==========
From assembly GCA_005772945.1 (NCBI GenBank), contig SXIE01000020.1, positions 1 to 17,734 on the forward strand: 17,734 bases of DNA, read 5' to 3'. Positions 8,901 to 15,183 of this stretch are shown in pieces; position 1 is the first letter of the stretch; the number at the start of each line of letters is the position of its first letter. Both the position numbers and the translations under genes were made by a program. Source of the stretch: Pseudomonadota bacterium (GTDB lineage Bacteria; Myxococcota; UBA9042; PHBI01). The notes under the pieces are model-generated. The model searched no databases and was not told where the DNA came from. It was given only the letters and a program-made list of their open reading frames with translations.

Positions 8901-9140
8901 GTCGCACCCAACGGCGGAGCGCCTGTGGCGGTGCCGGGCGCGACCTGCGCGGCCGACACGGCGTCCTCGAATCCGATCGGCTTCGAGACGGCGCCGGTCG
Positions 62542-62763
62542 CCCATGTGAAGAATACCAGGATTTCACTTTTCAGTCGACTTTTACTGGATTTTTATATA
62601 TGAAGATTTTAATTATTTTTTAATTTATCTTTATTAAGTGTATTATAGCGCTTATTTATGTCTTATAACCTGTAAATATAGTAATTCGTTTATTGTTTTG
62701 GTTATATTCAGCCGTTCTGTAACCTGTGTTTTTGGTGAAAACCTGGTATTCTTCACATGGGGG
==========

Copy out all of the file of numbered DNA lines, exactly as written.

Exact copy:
From assembly GCA_005772945.1 (NCBI GenBank), contig SXIE01000020.1, positions 1 to 17,734 on the forward strand: 17,734 bases of DNA, read 5' to 3'. Positions 8,901 to 15,183 of this stretch are shown in pieces; position 1 is the first letter of the stretch; the number at the start of each line of letters is the position of its first letter. Both the position numbers and the translations under genes were made by a program. Source of the stretch: Pseudomonadota bacterium (GTDB lineage Bacteria; Myxococcota; UBA9042; PHBI01). The notes under the pieces are model-generated. The model searched no databases and was not told where the DNA came from. It was given only the letters and a program-made list of their open reading frames with translations.

Positions 8901-9140
8901 GTCGCACCCAACGGCGGAGCGCCTGTGGCGGTGCCGGGCGCGACCTGCGCGGCCGACACGGCGTCCTCGAATCCGATCGGCTTCGAGACGGCGCCGGTCG
Positions 62542-62763
62542 CCCATGTGAAGAATACCAGGATTTCACTTTTCAGTCGACTTTTACTGGATTTTTATATA
62601 TGAAGATTTTAATTATTTTTTAATTTATCTTTATTAAGTGTATTATAGCGCTTATTTATGTCTTATAACCTGTAAATATAGTAATTCGTTTATTGTTTTG
62701 GTTATATTCAGCCGTTCTGTAACCTGTGTTTTTGGTGAAAACCTGGTATTCTTCACATGGGGG